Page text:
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Stallworth v. City of Pleasant Ridge

United States District Court, E.D. Michigan, Southern Division

March 21, 2017

LARRY STALLWORTH Plaintiff,
v.
CITY OF PLEASANT RIDGE et al., Defendants.

          ORDER GRANTING DEFENDANTS' MOTION FOR ALTERNATIVE SERVICE (ECF #28)

          MATTHEW F. LEITMAN UNITED STATES DISTRICT JUDGE.

         On March 1, 2014, an officer with the Pleasant Ridge Police Department (Officer Champine) pulled over a vehicle on Woodward Avenue. (See First Am. Compl. at ¶ 10, ECF #14 at Pg. ID 69.) Plaintiff Larry Stallworth (“Stallworth”) was driving the car in question. A second officer with the Ferndale Police Department (Officer Farris) later arrived on the scene. (See Id. at ¶13, ECF #14 at Pg. ID 69.) According to Stallworth, Officer Farris “grabbed [Stallworth] out of [his] vehicle” with such force that Stallworth's “hearing aid fell out of his ear.” (Id.at ¶17, ECF #14 at Pg. ID 69.) Officer Farris then “handcuffed [Stallworth] extremely tightly and escorted [him] to a police vehicle.” (Id. at ¶18, ECF #14 at Pg. ID 70.) In this action, Stallworth alleges that the officers violated his civil rights during and following his arrest and detention. He has sued both officers and the cities of Pleasant Ridge and Ferndale.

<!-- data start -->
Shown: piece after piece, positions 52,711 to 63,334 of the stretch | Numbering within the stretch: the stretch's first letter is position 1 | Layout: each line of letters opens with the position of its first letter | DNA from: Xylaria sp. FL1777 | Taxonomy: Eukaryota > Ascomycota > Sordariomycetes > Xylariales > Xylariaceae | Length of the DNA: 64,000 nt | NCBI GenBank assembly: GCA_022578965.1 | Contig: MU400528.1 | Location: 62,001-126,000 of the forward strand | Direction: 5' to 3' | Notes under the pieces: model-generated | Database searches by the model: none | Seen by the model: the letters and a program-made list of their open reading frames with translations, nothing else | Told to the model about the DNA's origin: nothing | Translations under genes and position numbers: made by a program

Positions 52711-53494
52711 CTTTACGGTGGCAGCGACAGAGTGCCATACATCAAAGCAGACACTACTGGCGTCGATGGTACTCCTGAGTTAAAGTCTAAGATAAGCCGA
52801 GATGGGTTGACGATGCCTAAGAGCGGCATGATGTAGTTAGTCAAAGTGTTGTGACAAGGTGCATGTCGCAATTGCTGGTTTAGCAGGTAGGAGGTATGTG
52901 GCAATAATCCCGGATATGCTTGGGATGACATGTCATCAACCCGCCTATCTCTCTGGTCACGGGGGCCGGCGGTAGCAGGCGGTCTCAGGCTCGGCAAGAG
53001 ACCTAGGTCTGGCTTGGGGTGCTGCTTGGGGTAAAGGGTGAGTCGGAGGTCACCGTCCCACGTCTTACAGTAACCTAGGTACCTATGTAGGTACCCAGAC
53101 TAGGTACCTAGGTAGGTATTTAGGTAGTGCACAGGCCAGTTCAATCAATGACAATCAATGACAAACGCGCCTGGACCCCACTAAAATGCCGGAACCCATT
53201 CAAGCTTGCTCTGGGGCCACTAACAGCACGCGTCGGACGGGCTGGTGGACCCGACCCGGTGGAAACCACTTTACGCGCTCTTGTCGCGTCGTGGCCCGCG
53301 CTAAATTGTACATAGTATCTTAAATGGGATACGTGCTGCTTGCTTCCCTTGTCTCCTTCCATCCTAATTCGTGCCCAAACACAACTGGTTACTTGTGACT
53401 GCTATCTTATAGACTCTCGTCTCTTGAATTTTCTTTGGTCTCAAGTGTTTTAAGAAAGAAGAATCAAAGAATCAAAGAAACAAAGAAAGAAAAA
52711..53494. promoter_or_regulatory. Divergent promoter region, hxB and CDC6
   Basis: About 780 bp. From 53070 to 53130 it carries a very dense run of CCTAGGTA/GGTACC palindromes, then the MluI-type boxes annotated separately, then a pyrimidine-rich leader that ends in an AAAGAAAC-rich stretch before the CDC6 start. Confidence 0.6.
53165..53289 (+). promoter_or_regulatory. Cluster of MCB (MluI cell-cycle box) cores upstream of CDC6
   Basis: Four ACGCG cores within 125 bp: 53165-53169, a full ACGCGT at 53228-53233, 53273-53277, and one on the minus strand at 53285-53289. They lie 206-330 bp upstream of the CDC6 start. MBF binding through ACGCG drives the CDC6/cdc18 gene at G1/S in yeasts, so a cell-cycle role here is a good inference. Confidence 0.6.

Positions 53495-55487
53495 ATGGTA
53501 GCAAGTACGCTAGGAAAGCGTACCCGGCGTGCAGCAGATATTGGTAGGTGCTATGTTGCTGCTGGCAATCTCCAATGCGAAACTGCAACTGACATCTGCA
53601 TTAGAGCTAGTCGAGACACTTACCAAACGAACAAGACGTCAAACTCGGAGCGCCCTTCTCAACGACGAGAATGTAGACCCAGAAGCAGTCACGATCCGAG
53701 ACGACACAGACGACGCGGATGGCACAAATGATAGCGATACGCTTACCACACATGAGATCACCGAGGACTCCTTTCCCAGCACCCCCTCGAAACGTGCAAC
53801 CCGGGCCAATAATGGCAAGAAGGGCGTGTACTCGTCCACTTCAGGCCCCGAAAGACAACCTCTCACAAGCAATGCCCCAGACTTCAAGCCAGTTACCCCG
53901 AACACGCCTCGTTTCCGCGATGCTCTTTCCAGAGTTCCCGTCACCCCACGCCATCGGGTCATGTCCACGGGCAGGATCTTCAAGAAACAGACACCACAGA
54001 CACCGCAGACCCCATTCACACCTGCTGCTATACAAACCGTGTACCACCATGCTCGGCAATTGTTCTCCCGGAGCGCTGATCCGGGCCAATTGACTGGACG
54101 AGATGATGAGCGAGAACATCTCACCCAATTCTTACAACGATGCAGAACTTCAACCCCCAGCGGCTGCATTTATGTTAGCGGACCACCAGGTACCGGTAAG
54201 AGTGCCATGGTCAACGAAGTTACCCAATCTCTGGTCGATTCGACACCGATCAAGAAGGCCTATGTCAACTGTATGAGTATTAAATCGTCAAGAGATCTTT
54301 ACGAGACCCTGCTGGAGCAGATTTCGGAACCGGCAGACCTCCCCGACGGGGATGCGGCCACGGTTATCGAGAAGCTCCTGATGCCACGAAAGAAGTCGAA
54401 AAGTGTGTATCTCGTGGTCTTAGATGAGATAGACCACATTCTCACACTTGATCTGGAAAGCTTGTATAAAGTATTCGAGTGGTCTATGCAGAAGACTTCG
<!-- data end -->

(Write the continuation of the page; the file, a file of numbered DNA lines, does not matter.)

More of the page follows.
The parties are now engaged in discovery. On December 19, 2016, the City of Ferndale and Officer Farris issued a subpoena and deposition notice for a man named Francis Thomas (“Thomas”). (See ECF #28-3.) According to Defendants, Thomas was a passenger in Stallworth's car on the night Stallworth was arrested and “witnessed the events giving rise to this litigation.” (See ECF #28 at ¶1, Pg. ID 162; see also Police Report, ECF #28-2.)